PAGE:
Her name is related very closely to the word "sib", the kin-group. This suggests that she is very much a deity of the clan and warder of the home and family, just as her husband is. 
Laurel Olson, who works closely with Sif, mentions that:
She understands grief and loss from personal experience and is understanding in the extreme. She is (physical plane) wealth and prosperity, more so, I think, than Freya. She says she sleeps in winter beneath a grey and white cloak Frigga wove of rams' wool. She loves all things gold or golden coloured. She favours spring green, sky blue, berry red, autumnal gold (as opposed to yellow), and white. 
As offerings she likes cooked barley with honey and butter, fresh berries or berry strudel, and spring flowers. She also likes gold jewelry and amber anything." 
Trude is the daughter of Thonar and Sif. Her name means "Strength". She is listed among the walkurjas who bear ale in Walhall in Grímnismál 36; her name is also used in walkurja-type kennings, suggesting a battle-role, and was a very common second element in Germanic women's personal names such as Gertrude/Geirþrúðr. 
Like the Frowe, Sif, and Iðunn, Trude is also desired by sundry wights of the Outgarth or underworld. In Alvíssmál, the dwarf Alvíss (All-Wise) has come up to the Ases' Garth in hopes of claiming her as his bride, and in Bragi's Ragnarsdrápa (early 9th century), the giant Hrungnir is called "thief of Þrúðr", which suggests that there may have been a different story leading up to the battle between Þórr and Hrungnir than the one Snorri tells. In Haustlöng, Thjóðólfr or Hvíni tells of the battle, but not its prelude; there are no older sources for Snorri's version, making it quite possible that the duel could have been motivated by the abduction of Þórr's daughter, rather than simply by the etin becoming drunk and disorderly in Ásgarðr. Snorri does in fact have Hrungnir threatening to carry off Freyja and Sif, but, out of ignorance or editorial policy, does not mention the theft of Þrúðr.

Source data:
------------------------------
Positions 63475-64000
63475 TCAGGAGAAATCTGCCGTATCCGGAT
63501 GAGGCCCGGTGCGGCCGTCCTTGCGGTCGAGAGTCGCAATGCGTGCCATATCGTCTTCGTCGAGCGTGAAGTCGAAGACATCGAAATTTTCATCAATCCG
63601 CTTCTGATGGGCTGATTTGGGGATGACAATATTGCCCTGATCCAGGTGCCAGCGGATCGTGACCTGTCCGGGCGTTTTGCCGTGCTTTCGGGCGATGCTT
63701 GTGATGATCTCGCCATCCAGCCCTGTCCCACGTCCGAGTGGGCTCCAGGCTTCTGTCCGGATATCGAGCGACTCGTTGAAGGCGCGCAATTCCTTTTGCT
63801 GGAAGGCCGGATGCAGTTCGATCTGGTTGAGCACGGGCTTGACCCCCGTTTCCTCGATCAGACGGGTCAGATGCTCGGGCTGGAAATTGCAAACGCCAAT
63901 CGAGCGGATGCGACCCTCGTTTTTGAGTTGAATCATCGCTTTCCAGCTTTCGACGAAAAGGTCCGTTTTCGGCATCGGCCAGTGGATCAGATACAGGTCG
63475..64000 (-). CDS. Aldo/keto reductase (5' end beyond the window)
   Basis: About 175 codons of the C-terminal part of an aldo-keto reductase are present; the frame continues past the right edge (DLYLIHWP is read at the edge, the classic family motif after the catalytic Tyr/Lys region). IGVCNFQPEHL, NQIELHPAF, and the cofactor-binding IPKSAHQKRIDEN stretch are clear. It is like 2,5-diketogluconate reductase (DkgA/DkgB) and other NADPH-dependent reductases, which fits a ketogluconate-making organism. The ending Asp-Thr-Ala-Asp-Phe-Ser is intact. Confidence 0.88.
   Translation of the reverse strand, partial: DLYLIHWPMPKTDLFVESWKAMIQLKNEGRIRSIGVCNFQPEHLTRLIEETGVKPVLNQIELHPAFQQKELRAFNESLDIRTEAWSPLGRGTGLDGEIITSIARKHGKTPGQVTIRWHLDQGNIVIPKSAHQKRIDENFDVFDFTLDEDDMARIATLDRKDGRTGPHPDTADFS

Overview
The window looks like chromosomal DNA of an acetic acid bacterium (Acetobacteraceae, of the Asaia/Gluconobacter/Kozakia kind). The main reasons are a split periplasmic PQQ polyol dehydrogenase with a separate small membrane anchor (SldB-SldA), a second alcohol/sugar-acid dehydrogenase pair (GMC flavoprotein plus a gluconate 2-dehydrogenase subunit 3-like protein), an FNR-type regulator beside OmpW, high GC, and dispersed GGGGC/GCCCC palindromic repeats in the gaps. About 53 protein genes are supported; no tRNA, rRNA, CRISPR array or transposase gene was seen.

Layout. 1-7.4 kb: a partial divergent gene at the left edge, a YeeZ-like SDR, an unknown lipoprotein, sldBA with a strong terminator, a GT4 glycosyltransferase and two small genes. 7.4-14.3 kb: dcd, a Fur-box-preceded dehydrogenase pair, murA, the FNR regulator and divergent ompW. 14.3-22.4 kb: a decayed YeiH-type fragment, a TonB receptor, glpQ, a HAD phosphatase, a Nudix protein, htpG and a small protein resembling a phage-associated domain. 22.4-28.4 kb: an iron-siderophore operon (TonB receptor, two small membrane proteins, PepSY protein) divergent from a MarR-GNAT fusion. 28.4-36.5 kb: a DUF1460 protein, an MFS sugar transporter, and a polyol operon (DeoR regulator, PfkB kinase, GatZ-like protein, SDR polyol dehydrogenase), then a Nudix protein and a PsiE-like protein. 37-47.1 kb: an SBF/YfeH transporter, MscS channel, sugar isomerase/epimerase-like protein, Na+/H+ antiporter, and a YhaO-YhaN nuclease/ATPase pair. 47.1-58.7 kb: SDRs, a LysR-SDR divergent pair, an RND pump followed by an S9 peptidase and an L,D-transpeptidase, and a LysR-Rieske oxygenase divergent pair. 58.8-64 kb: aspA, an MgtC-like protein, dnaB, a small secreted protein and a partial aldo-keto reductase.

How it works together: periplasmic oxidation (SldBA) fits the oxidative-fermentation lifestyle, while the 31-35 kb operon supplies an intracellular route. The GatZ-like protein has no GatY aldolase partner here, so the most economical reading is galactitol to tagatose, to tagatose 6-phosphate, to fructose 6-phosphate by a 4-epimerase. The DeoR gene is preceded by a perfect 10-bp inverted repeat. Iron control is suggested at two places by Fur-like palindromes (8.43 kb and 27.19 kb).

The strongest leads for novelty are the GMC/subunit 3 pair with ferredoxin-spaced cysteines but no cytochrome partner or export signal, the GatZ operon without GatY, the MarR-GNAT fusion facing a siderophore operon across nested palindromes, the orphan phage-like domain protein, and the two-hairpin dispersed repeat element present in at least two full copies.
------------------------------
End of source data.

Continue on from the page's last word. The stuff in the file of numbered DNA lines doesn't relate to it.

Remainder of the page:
This role suggests that she, like the other goddesses who draw the desire of etins, is one of the female embodiments of the life-force of the cosmos. As she is the grand-daughter of Earth, daughter of Sif and Thonar, this is hardly to be wondered at. Being the daughter of one of the most beautiful of the goddesses, as well as the strongest of the gods, she must be both very fair and very mighty. Today, she is sometimes thought of as having lovely hair of a bright reddish-gold colour. 
She and her two brothers Móði and Magni may also be seen as the bearers of Thonar's great gifts to humans: Strength, Bravery, and Main-Strength. 
From his own workings and research, Larsanthony K. Agnarsson offers another perspective on this goddess, one which fits well with her role as daughter of Thonar and Sif: 
Thruð is an obscure goddess and little is known about her other than (that) she is the daughter of Þórr and Sif. However, we in Skergard give her much more credit than that.
Thruð is one of the more prominent of the Asynjur in this modern day and age. She is the youngest goddess among the Asynjur. 
The young gods and goddesses are very important in our modern world. Since the gods have evolved as we have, the youngest of them are more prominent in this day and age. This does not mean that the elder gods are fading from importance. What this does mean, however, is that the younger gods and goddesses are just as involved in our lives as their parents, if not more so.
As Sif represents the "Gatherer of Grains", Thruð represents the work behind sowing the fields and the labors of organized agriculture.
Before the coming of Thruð, mankind simply gathered berries and nuts to survive, ignorant of sowing fields, planting crops, or the inequity of modern agriculture. 
As humanity continued to evolve, Sif taught Thruð the aspects of gathering nuts and berries, and from her grandmother Fjorgynn (Jord) she learned the ways of the soil. When Thruð came of age, she taught humans the importance of working with the Earth, that is, agriculture. She also taught mankind how to use what they grow, and how to grind grain to make flour for baking bread. Thus, Thruð is associated with the hearth, because she spends many hours there cooking, baking, and keeping the fire. As the fire-keeper and bread-baker, her colour is orange (not to mention that Red and Yellow make Orange; i.e. Þórr and Sif combined). What time not spent cooking, she spends in the fields, sorting the Earth from the stones and rocks. 
Thruð is often seen as a large, strong woman whose hair is pulled back, but nevertheless messy. Her clothes are generally torn and dirty; as a labouring woman, she is too busy to notice her conditions.